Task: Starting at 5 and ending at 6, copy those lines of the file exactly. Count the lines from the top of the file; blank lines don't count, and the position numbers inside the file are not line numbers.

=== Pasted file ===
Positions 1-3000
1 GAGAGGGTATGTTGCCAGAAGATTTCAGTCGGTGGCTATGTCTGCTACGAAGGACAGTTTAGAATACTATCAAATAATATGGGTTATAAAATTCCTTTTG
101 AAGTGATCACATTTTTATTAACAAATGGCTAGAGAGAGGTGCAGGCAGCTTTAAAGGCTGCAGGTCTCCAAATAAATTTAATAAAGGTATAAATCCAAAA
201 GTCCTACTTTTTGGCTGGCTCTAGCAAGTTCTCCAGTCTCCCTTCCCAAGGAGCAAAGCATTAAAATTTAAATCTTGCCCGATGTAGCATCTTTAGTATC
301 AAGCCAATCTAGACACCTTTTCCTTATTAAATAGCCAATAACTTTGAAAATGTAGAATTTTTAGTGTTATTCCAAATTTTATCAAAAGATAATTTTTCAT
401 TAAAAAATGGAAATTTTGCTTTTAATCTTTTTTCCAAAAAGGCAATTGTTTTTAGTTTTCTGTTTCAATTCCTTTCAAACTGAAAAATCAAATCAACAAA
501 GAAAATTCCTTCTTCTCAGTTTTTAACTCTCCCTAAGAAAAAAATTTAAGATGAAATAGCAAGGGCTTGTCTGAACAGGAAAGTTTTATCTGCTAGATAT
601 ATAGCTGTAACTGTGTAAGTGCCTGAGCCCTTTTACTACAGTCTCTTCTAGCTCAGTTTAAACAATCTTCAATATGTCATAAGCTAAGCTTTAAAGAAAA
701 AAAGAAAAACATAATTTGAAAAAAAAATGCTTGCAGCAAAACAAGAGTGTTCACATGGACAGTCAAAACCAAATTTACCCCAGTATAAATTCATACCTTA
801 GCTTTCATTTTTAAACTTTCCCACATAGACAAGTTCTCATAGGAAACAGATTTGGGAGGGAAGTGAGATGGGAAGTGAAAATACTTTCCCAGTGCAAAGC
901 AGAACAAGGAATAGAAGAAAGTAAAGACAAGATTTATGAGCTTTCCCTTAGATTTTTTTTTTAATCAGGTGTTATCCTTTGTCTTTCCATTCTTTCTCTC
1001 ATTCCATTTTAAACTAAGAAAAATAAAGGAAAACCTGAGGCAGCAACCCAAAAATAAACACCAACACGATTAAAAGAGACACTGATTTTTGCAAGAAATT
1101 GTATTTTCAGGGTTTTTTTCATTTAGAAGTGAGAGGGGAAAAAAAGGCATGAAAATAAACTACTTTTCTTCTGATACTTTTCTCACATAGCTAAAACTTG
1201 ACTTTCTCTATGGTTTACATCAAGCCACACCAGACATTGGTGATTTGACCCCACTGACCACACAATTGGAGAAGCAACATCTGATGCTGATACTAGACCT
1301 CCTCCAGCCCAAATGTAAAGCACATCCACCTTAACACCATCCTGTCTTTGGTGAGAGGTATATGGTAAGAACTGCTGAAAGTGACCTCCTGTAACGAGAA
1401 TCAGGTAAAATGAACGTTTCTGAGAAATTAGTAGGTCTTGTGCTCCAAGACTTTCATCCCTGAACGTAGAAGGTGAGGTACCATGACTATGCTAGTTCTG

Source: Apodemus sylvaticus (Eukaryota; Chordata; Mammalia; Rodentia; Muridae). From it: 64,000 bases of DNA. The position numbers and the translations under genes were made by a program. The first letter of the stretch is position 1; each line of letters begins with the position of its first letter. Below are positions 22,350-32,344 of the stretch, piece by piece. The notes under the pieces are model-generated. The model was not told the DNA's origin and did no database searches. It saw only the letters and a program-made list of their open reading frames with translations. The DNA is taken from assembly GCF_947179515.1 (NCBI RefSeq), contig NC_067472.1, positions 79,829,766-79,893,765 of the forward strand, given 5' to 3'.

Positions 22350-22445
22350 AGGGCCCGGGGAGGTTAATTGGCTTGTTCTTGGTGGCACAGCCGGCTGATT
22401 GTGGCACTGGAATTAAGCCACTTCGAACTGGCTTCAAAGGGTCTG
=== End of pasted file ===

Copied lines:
301 AAGCCAATCTAGACACCTTTTCCTTATTAAATAGCCAATAACTTTGAAAATGTAGAATTTTTAGTGTTATTCCAAATTTTATCAAAAGATAATTTTTCAT
401 TAAAAAATGGAAATTTTGCTTTTAATCTTTTTTCCAAAAAGGCAATTGTTTTTAGTTTTCTGTTTCAATTCCTTTCAAACTGAAAAATCAAATCAACAAA